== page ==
Q

Q


Quasi-judicial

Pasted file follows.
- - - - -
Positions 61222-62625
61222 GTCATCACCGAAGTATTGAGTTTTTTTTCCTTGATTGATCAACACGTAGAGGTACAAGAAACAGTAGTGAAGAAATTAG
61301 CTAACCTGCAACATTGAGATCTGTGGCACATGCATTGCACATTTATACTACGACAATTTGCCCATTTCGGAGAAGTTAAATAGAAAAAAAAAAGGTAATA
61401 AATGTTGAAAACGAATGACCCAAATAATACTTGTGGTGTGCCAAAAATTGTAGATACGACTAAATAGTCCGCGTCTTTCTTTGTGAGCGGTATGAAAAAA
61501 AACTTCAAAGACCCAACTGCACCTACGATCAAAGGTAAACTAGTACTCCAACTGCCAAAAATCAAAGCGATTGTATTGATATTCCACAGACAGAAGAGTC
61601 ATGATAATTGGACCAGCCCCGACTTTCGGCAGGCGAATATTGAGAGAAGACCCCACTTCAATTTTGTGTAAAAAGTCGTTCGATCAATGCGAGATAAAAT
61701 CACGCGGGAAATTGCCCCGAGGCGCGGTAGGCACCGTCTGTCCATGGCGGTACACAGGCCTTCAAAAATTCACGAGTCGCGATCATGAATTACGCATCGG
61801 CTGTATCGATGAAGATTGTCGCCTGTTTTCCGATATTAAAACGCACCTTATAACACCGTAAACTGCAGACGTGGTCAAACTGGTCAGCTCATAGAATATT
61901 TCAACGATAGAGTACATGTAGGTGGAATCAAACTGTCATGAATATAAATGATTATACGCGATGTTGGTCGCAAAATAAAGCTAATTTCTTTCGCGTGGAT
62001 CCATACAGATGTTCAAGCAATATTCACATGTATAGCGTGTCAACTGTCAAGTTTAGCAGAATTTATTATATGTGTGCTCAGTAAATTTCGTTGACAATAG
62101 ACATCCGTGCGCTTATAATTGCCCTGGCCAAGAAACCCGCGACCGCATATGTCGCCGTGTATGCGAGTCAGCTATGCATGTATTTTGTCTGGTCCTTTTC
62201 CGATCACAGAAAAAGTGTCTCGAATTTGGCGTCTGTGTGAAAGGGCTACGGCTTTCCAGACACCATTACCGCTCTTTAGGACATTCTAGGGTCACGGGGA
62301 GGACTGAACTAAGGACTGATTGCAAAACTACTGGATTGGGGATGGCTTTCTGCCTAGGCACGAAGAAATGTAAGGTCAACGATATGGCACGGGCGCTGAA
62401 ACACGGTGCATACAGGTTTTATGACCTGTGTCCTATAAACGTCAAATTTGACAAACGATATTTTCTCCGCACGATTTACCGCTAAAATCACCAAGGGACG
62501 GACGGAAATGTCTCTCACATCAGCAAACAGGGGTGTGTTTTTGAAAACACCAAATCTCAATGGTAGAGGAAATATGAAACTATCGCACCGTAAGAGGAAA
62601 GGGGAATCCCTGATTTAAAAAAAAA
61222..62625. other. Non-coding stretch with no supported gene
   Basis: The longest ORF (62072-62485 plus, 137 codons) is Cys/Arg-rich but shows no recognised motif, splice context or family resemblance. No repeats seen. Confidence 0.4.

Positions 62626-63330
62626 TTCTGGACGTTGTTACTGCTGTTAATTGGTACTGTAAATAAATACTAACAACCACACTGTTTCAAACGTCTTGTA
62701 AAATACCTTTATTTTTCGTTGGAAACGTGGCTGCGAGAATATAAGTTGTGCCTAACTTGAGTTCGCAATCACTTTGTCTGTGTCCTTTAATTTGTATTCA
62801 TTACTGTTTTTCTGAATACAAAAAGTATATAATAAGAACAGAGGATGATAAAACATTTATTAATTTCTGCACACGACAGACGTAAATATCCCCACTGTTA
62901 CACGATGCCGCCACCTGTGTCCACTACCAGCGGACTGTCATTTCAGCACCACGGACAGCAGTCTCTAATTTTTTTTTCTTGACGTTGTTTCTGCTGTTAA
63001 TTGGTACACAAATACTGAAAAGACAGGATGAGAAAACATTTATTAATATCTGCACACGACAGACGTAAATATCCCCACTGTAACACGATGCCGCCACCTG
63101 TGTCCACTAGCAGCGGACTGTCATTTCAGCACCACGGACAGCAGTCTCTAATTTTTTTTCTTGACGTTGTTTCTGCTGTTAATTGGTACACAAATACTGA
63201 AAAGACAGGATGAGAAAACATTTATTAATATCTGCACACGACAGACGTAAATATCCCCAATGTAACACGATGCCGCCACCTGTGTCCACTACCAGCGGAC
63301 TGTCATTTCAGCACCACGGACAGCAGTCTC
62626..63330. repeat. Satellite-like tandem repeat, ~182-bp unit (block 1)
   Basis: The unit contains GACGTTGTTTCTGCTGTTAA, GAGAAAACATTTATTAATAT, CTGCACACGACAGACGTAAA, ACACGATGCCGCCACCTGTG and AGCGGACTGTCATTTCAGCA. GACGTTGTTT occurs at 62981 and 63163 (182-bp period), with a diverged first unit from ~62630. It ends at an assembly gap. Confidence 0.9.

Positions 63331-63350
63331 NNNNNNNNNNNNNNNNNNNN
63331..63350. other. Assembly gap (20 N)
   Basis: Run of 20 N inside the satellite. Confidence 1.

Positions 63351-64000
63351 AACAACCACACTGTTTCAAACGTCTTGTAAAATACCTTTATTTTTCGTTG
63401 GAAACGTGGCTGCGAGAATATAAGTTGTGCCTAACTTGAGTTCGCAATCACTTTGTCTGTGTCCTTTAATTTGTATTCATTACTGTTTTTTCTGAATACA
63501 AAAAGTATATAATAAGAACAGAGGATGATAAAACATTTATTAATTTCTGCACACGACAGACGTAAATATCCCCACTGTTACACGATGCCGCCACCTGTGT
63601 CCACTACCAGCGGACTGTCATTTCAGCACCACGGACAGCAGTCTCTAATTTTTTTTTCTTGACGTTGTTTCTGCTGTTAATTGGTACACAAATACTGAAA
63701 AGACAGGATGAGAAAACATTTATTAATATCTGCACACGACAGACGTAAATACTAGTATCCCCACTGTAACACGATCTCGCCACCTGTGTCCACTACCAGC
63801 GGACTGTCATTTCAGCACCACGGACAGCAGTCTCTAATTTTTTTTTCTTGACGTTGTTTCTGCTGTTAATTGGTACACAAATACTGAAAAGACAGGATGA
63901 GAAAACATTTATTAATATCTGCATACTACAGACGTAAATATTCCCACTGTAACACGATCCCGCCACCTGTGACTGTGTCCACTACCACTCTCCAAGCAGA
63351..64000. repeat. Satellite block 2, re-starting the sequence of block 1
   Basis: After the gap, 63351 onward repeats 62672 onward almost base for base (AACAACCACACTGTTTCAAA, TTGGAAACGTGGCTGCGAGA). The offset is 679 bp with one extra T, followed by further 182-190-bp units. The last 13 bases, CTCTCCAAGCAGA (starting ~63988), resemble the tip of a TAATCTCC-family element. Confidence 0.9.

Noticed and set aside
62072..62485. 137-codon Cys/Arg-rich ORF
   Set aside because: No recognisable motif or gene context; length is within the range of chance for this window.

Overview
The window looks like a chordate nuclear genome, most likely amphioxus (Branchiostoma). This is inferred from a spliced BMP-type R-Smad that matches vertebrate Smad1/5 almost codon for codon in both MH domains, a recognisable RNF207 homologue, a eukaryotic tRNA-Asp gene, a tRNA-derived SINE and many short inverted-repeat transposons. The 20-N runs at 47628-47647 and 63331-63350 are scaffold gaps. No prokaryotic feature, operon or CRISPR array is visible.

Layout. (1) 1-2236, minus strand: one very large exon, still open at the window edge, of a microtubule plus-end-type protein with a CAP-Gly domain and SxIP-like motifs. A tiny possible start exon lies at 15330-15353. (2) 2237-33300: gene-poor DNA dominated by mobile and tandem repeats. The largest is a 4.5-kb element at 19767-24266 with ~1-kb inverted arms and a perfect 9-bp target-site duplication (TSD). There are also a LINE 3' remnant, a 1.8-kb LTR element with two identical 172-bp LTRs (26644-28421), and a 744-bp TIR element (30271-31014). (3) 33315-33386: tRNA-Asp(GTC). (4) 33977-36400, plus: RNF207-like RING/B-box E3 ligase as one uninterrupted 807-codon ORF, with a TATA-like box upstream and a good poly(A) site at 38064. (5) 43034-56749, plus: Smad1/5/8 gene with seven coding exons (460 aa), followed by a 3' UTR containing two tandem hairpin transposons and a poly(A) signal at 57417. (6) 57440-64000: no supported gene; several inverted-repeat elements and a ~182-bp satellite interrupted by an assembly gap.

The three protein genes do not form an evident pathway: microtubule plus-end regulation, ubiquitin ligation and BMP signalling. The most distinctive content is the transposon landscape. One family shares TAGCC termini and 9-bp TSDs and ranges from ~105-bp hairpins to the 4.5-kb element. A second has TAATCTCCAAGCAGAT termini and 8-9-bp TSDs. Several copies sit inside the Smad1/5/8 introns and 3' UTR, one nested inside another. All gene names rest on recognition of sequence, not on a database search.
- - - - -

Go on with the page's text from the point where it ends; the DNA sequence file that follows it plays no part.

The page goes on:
Courts are only one of many bodies which carry out the function of applying formal rules to actual situations and then deciding between claims. In any modern state there are literally thousands of administrative tribunals and committees doing, within a restricted sphere, much what the official courts do for the whole of law. Thus a tribunal which decides on disputed welfare entitlements, a committee which dispenses compensation to companies who claim to have lost property abroad as the result of hostile acts of a foreign government, and a local-government officer setting fair rents for private houses all act in a quasi-judicial manner. Similarly, disciplinary bodies within private organizations as, for example, the dean of an Oxford college or a trade union disciplinary committee, act in some ways like a magistrate. (It is precisely because such bodies are often too easily accused of ignoring due process that there is an increasing tendency for the state to provide external disciplinary, arbitration or complaints procedures.) In most jurisdictions some powers adhere in the official courts to supervise such quasi-judicial actions, and appeals can be made from within the quasi-judicial hierarchy to the external court systems. The extent to which the courts will or can supervise such activities varies enormously, and they will very seldom hear an appeal on the merits of the case. They are, though, prone to insist on procedural guidelines such as the rules of natural justice in English law

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